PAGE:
Sadly, K-12 education all too often focuses on measuring inputs rather than measuring outputs. However, Texas may soon change this archetype. A new proposal in Texas’s state legislature shifts the focus to rewarding school districts with stronger outcomes. In an article on Education Week, staff writer Daarel Burnette II states, “Texas is proposing to, in effect, flip that model on its head by spending more money on districts that meet certain state standards and less money on those that don’t.”
Discovery Institute’s American Center for Transforming Education is attentive to education developments in Texas, as the state’s desire to improve education makes them a good candidate for implementing many of the other education reforms we recommend.
As Don Nielsen points out in his book Every School, “Virtually all states have a salary schedule for their teaching corps. This schedule is usually based upon the teacher’s length of service and the number of degrees the teacher has earned. None of these schedules reward excellence, and there are no promotion ladders that would allow a teacher to earn more based upon excellence in the classroom.”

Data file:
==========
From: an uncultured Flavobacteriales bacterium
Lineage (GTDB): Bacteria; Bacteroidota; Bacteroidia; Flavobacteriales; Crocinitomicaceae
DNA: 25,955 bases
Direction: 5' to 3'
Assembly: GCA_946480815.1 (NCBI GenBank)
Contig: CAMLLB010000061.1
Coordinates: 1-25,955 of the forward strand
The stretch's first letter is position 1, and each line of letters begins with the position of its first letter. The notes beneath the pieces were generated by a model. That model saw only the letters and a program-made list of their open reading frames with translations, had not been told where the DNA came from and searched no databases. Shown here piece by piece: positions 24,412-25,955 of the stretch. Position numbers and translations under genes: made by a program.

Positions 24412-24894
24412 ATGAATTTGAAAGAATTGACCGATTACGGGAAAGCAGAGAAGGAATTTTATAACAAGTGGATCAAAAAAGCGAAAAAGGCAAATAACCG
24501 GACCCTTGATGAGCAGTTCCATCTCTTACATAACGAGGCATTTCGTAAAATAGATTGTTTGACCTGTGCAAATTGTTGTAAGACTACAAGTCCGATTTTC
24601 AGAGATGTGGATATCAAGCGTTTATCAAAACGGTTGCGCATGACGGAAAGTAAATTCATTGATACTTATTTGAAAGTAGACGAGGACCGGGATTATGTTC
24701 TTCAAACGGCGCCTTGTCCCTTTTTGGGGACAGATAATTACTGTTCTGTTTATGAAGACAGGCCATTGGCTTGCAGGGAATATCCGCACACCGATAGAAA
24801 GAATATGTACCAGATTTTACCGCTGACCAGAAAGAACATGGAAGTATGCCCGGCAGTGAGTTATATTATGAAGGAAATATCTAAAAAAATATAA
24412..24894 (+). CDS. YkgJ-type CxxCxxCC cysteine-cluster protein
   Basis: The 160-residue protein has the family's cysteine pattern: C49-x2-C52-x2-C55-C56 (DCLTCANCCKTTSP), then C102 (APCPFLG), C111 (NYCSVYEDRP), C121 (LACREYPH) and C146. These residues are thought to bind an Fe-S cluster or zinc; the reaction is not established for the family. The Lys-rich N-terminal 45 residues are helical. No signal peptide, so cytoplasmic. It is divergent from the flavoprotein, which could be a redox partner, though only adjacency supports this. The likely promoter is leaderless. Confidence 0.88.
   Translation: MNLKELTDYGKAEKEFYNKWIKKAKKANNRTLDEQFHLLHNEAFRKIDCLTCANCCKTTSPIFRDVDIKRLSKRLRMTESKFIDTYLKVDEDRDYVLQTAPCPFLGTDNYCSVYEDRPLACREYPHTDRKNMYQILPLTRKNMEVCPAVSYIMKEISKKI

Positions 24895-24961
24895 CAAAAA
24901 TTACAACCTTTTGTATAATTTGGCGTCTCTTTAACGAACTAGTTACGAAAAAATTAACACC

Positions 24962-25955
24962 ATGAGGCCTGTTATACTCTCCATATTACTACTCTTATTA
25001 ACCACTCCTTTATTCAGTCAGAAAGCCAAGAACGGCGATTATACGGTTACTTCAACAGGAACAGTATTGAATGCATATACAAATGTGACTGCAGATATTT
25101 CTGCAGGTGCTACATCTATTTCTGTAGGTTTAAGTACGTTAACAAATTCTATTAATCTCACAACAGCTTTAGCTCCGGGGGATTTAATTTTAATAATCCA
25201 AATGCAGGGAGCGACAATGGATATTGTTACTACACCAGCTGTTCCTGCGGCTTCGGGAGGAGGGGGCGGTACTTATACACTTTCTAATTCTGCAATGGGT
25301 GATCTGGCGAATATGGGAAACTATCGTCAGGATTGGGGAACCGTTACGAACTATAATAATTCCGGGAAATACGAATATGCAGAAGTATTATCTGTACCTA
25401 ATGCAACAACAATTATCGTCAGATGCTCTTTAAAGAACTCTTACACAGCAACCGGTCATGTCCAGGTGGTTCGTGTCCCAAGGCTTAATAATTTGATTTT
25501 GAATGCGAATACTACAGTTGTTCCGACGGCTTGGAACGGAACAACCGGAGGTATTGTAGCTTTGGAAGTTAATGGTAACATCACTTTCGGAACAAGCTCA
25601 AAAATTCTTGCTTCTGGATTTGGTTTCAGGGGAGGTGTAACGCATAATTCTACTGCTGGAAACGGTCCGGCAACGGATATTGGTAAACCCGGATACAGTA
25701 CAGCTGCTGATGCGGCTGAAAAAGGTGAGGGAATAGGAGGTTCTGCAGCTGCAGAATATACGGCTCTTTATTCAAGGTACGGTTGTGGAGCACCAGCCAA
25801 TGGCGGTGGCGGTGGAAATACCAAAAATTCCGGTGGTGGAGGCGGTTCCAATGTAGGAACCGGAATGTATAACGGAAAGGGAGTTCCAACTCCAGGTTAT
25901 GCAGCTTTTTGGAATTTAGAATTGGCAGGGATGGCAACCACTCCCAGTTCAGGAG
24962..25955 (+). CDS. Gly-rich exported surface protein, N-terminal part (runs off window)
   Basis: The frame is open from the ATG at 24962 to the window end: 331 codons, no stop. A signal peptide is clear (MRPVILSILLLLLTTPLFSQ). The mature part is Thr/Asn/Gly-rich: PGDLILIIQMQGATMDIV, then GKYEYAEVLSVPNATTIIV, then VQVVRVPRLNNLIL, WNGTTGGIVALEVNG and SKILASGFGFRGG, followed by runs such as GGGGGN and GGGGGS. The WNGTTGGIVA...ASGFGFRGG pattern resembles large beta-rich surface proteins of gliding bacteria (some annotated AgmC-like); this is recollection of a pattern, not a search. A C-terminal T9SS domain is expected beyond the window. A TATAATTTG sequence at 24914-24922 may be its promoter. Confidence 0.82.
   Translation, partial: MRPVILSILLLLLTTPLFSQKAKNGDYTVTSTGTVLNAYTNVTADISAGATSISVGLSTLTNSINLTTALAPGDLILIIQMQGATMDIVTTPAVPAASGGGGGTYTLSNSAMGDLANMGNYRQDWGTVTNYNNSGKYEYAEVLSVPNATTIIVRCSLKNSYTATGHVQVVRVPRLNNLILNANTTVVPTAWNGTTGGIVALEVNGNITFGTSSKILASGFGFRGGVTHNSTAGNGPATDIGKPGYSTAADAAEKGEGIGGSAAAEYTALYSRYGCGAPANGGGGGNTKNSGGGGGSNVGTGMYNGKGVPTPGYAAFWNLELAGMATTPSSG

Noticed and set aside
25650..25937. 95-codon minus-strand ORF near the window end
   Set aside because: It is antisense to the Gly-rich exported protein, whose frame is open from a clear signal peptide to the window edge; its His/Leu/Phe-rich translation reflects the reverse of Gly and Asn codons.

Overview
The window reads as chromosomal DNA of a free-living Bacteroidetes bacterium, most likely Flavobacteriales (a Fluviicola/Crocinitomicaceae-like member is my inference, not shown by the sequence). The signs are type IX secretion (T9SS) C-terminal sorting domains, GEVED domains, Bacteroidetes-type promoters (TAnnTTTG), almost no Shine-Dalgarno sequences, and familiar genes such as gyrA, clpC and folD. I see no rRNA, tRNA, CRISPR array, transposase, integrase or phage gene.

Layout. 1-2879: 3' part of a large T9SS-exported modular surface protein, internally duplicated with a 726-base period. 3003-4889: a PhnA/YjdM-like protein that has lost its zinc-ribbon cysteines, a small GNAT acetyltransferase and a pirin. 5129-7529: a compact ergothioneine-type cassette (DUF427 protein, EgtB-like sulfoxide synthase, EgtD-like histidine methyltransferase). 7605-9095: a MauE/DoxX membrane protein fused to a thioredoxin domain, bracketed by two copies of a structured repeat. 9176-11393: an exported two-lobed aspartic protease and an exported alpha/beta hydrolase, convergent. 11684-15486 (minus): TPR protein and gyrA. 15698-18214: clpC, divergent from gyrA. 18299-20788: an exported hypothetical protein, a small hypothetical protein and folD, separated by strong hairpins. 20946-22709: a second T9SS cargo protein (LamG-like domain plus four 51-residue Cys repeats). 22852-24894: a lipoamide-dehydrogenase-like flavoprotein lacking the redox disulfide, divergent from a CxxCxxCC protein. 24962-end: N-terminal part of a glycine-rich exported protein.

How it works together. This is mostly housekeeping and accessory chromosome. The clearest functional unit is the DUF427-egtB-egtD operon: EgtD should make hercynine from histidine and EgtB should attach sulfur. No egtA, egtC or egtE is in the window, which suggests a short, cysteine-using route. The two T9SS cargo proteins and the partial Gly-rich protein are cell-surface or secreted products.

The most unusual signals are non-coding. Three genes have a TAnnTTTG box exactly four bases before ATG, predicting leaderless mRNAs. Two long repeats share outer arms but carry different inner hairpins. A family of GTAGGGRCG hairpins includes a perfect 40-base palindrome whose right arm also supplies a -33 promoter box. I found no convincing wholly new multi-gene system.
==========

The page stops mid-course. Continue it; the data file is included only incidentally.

The proposal is set to reward excellence. Daarel Burnette II writes, “Under the proposal, districts would receive $1,450 more for every student achieving 3rd grade reading proficiency, an amount that would more than double if the student is low income… a district would [also] receive $2,015 more for every high school student who goes on to enroll in college or the military or graduates with a[n] industry-accepted certificate. That amount would also double if the student is low-income.”
Hiring and compensation for teachers should be based on market conditions, as it for other professions. Without this style of compensation system, K-12 education will continue to reward mediocrity and discourage excellence.